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Pink sculpture quietly up for approval Monday

Early rendering

Early rendering

Oct. 23, 2015 By Jackie Strawbridge

The $515,000 pink sculpture planned for Jackson Avenue that sparked considerable debate last year is likely to be approved next week.

The sculpture, called “Sunbather,” will go before the Public Design Commission for final design approval on Monday morning. If approved, the sculpture will be built at the intersection of 43rd/Jackson Ave.  before the end of next year, according to the Department of Cultural Affairs (DCLA).

Public notification of Monday’s meeting has been minimal. The chairperson of Community Board 2’s Land Use Committee was unaware of it, and it was posted once in the City Record on Thursday. It is listed online in the PDC calendar.

The “Sunbather” has been making headlines since last year, after Community Board 2 was caught off guard when the project was presented to them at a Land Use committee meeting.

Board members said they were blindsided by the project and were upset that they had no input in the commissioning process, although a manager had attended an early panel meeting.

At the time, the DCLA declined to make design renderings publicly available, citing the committee presentation as sufficient.

At the request of the Land Use committee, DCLA additionally presented the project to the full community board in December.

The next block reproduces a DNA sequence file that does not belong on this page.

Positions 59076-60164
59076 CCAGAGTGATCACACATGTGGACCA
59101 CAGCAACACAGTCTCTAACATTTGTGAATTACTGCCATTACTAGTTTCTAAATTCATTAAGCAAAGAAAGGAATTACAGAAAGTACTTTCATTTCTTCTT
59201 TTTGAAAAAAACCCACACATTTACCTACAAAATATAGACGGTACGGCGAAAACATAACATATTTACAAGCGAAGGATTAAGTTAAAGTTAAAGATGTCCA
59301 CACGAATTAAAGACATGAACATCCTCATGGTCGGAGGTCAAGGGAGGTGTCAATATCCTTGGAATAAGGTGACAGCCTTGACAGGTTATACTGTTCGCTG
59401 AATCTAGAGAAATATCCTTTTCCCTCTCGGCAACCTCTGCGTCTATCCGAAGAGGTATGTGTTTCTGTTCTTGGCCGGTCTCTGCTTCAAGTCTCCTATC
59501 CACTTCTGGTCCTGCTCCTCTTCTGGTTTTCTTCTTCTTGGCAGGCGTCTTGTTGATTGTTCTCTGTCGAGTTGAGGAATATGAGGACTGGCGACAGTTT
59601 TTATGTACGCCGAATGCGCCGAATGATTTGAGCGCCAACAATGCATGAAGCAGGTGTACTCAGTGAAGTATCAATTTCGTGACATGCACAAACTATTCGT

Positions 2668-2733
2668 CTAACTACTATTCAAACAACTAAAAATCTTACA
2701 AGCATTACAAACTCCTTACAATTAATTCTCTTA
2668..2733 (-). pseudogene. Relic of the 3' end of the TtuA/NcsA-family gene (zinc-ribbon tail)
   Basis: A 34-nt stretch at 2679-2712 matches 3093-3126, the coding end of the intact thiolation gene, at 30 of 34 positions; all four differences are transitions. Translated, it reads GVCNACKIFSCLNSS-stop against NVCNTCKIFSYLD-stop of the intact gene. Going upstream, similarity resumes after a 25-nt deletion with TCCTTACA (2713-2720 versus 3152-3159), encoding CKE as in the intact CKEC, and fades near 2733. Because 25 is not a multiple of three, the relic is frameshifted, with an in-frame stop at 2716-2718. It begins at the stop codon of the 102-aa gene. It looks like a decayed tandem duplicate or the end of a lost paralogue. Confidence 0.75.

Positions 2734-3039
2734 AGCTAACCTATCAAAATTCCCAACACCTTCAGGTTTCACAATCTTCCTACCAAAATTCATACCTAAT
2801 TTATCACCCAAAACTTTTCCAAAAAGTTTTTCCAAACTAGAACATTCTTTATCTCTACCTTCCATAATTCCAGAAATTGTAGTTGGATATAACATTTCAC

Several members expressed concern over the sculpture’s size – 8 ½ feet – and its bright pink color at that meeting. They were told that the size and shade of the piece could change, and that the design is continually evolving.

However, the agency will not release up-to-date information to show the public where designs stand ahead of approval.

When asked for current design renderings, the DCLA sent the LIC Post the black-and-white image (below) that was originally presented to the Community Board, which is now almost a year old.

As they did last November, the DCLA said that updated renderings will only be released once the design is approved (after Monday’s meeting). When asked why, a spokesperson deferred to the PDC, which did not respond to inquiries as of press time.

The DCLA says it has exceeded required outreach for this project, and that the work has not significantly changed since the Conceptual Design phase – the last dedicated opportunity for public input – which ended in January.

The PDC requires advance notice from any resident wishing to testify on the artwork at Monday’s meeting, despite minimal public notice of the meeting.

Per the agenda, those wishing to testify “should contact the Design Commission immediately, so the project can be rescheduled for a formal presentation at the next appropriate public hearing, per standard procedure.”

CB 2 Land Use Chair Lisa Deller was taken aback by news of the meeting when called on Thursday.

“I am surprised,” she said, noting that she had been consistently in touch with Percent For Art – the city program that commissioned “Sunbather – and was planning a visit to the artist’s studio.

“I guess that’s the major disconnect, is that we were working with the Percent For Art program and they didn’t notify the board [of the meeting],” she said.